WEST DES MOINES – Local governments would be forced to raise property taxes or cut services if the Iowa Legislature adopts SF 2081 to defund the backfill (commercial and industrial property tax replacement claims). Currently, the state reimburses local governments for the loss of revenue resulting from the reduction of taxable value of commercial and industrial property approved by the legislature in 2013. SF 2081 would phase out those reimbursements over three years, leaving counties with a $29 million loss of revenue per year. Because fiscal year 2019 budgets are currently being finalized, counties may have to make drastic cuts to services if the state reimbursement is reduced.
“It’s unfortunate the legislature is considering starting the phase-out of the backfill after most counties and cities have published their final budgets for FY 2019. County officials I’ve talked to don’t understand why the legislature would knowingly take an action that could put either the county budget or services in a precarious position. Our members would urge the legislature to follow the leadership of Governor Reynolds, fund the backfill for FY 2019, and then work with local officials to put a plan in place that meets both the state’s budgetary constraints in future years and local governments’ obligations to meet the service needs of their citizens” stated Bill Peterson, Executive Director of the Iowa State Association of Counties.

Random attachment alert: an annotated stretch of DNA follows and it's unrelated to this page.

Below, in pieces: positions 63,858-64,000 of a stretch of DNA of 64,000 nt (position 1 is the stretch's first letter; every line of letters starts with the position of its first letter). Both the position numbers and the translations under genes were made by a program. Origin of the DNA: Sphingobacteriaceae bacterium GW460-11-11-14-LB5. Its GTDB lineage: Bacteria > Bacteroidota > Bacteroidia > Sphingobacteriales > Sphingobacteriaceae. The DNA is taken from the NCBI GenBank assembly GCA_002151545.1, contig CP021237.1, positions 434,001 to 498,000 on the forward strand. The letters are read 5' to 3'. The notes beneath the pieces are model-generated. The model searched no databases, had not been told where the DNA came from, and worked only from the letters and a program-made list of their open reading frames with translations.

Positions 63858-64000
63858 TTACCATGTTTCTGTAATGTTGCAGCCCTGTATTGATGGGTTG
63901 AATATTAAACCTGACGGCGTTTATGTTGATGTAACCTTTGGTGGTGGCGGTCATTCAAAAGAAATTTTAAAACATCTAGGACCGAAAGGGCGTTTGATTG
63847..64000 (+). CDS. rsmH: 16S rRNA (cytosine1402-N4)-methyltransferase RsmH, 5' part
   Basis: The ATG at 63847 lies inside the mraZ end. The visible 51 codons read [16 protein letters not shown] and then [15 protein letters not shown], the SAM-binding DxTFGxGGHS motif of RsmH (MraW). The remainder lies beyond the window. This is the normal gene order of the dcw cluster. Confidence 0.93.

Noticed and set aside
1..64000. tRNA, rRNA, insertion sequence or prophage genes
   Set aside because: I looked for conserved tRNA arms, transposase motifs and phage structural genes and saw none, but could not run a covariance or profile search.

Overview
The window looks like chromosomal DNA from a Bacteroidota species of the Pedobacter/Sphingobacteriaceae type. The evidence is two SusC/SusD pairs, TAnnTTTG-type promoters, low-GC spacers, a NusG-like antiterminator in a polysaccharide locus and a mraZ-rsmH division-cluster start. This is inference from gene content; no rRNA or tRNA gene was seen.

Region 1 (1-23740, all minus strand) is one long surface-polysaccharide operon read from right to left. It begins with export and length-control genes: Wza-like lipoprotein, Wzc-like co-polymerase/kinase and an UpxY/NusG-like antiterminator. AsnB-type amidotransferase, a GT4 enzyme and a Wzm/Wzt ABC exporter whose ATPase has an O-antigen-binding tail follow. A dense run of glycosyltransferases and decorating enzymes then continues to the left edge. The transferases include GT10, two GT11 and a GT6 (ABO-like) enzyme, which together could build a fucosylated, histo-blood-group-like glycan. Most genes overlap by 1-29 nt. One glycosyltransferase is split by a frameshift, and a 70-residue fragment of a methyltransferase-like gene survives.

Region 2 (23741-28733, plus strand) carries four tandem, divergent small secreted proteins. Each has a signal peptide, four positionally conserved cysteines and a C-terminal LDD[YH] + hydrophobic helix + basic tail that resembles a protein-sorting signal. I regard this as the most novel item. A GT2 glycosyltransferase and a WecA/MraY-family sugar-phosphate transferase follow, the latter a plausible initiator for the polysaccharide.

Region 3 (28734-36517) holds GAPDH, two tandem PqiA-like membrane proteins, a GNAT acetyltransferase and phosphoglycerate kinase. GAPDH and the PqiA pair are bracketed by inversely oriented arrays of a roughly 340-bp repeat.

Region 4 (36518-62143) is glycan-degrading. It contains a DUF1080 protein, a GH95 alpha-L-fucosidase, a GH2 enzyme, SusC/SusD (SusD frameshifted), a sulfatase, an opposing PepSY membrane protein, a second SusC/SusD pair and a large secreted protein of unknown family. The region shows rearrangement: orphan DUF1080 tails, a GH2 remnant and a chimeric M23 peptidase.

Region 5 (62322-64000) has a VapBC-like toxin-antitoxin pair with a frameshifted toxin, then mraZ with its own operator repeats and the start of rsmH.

Contrary to the argument that backfill dollars are padding local government budgets; the data shows the reimbursement is simply making these budgets whole. The taxable valuation of commercial and industrial property is down 5.2% from the value before the legislatively imposed rollback implemented in 2013. In fact, the current taxable valuations are near the assessment year 2009 levels. This is in addition to the loss of taxable value for multi-residential, telecommunications, and railroad property that also received tax relief but was not reimbursed to local governments. The backfill is essential to make sure that counties can provide the services citizens depend on without raising property taxes.
“All counties, large and small, strive to provide services their taxpayers rely on while doing their best to keep property taxes reasonable,” said ISAC President and Johnson County Sheriff Lonny Pulkrabek, “but that would be very difficult if the state fails to reimburse counties for the lost revenue due to the property tax reduction for commercial and industrial property.”
The Iowa State Association of Counties urges the Iowa Legislature to reject SF 2081, keep the promise to make county budgets whole, and ensure property taxpayers aren’t burdened with a larger bill or reduced services because of the elimination of the backfill.